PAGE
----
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Times of India
A visual treat, Lord Livingstone 7000 Kandi (LL7K) tells the story of six people of varied backgrounds brought together by nature enthusiast Philipose John Varkey and urged to protect a 500-year-old civilization that exists deep within the forest.
, director Anil Radhakrishnan Menon's tribute to nature, is visually marvellous. The initial half of the movie takes the audience on a mystical journey through lush green forests, emerald lakes, swift rapids, dark caves and misty hills.
It's also where the movie connects with viewers the most. Anil's third movie sees him expanding the canvas, focusing on society and its duty to conserve nature.
The movie starts off with nature enthusiast Philipose John Varkey (Kunchako Boban) assembling a motley crew of six people and trekking to a meeting point known as 7000 Kandi.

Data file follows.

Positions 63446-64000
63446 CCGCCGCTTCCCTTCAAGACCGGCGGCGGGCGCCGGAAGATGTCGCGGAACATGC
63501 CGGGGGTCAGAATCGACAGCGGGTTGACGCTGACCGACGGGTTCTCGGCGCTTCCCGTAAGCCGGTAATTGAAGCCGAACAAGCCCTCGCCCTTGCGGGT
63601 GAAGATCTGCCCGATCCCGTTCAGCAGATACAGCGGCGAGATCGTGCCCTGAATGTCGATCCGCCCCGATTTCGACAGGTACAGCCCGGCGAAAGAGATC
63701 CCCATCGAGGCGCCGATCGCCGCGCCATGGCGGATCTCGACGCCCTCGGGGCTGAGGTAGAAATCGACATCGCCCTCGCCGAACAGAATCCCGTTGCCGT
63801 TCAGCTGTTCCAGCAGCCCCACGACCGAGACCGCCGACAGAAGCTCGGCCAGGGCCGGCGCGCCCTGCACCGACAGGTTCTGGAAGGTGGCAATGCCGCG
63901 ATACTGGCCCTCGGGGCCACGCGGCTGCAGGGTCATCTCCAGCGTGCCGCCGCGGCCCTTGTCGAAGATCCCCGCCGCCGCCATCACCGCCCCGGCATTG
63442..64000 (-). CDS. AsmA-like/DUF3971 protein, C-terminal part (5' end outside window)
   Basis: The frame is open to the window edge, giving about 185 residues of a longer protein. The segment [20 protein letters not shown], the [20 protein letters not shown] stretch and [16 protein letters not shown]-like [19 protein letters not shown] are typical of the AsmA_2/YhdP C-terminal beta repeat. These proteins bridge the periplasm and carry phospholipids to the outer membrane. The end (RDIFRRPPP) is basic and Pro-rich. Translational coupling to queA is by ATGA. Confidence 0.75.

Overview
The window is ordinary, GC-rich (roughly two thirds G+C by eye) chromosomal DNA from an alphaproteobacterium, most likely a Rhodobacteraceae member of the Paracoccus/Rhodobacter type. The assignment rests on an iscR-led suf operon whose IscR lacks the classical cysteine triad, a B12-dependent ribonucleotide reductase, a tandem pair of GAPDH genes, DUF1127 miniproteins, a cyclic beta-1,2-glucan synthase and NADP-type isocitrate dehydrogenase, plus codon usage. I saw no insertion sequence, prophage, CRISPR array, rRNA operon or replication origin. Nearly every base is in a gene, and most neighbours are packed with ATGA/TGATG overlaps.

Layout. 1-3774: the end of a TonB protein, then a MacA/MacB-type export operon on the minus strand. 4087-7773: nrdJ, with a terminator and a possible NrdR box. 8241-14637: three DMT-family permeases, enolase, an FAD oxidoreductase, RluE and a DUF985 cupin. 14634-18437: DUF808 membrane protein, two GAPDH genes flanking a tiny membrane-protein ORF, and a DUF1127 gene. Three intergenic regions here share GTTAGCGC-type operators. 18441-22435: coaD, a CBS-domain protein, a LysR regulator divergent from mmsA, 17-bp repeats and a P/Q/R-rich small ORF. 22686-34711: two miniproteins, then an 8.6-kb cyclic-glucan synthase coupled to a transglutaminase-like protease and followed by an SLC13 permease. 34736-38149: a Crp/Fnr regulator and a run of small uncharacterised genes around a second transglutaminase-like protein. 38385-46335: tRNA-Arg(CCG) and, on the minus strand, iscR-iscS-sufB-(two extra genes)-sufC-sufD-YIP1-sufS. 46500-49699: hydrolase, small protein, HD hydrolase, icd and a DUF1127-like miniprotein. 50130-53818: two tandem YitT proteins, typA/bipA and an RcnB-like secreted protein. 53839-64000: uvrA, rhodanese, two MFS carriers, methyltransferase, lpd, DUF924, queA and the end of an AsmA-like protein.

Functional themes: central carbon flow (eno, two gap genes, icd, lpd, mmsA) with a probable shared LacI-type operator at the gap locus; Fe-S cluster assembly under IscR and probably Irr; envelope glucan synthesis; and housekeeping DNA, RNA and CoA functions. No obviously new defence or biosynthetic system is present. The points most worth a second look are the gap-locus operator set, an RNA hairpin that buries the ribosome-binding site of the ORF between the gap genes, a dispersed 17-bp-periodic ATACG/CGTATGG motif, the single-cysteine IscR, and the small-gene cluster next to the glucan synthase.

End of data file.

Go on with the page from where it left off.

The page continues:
Once there, Philipose informs them about a 500-year-old civilization that exists deep inside the forest and how an industrial corporation plans to level the entire area for precious minerals, in the process of which they would wipe out the livelihood of the villagers.
Despite its visual brilliance, the film's narrative falls flat in the second half when the villagers fail to receive due importance. Though there are occasional flashes of ingenuity in the way the group devises and executes their plans to scare off the corporation, it doesn't quite deliver in terms of impact.
Kunchako shines in his role, emanating a sense of calm, and his introduction scene is one of the best in recent times. Despite being a multi-starrer, Jacob Gregory, Bharath and Sudheer Karamana stand out from the rest.
As far as cinematography is concerned, take a bow Jayesh Nair for the literally refreshing frames that show forests like never before in Indian cinema. The art department has gone all out to ensure authenticity and it shines through. Rex Vijayan's music complements the already appealing fabric of the film with Sushin Shyam and M R Rajakrishnan's sounds adding to it.
LL7K is a movie that is technically brilliant, visually magnificent and ably acted, but fails to engage the audience due to its predictable and lukewarm narrative.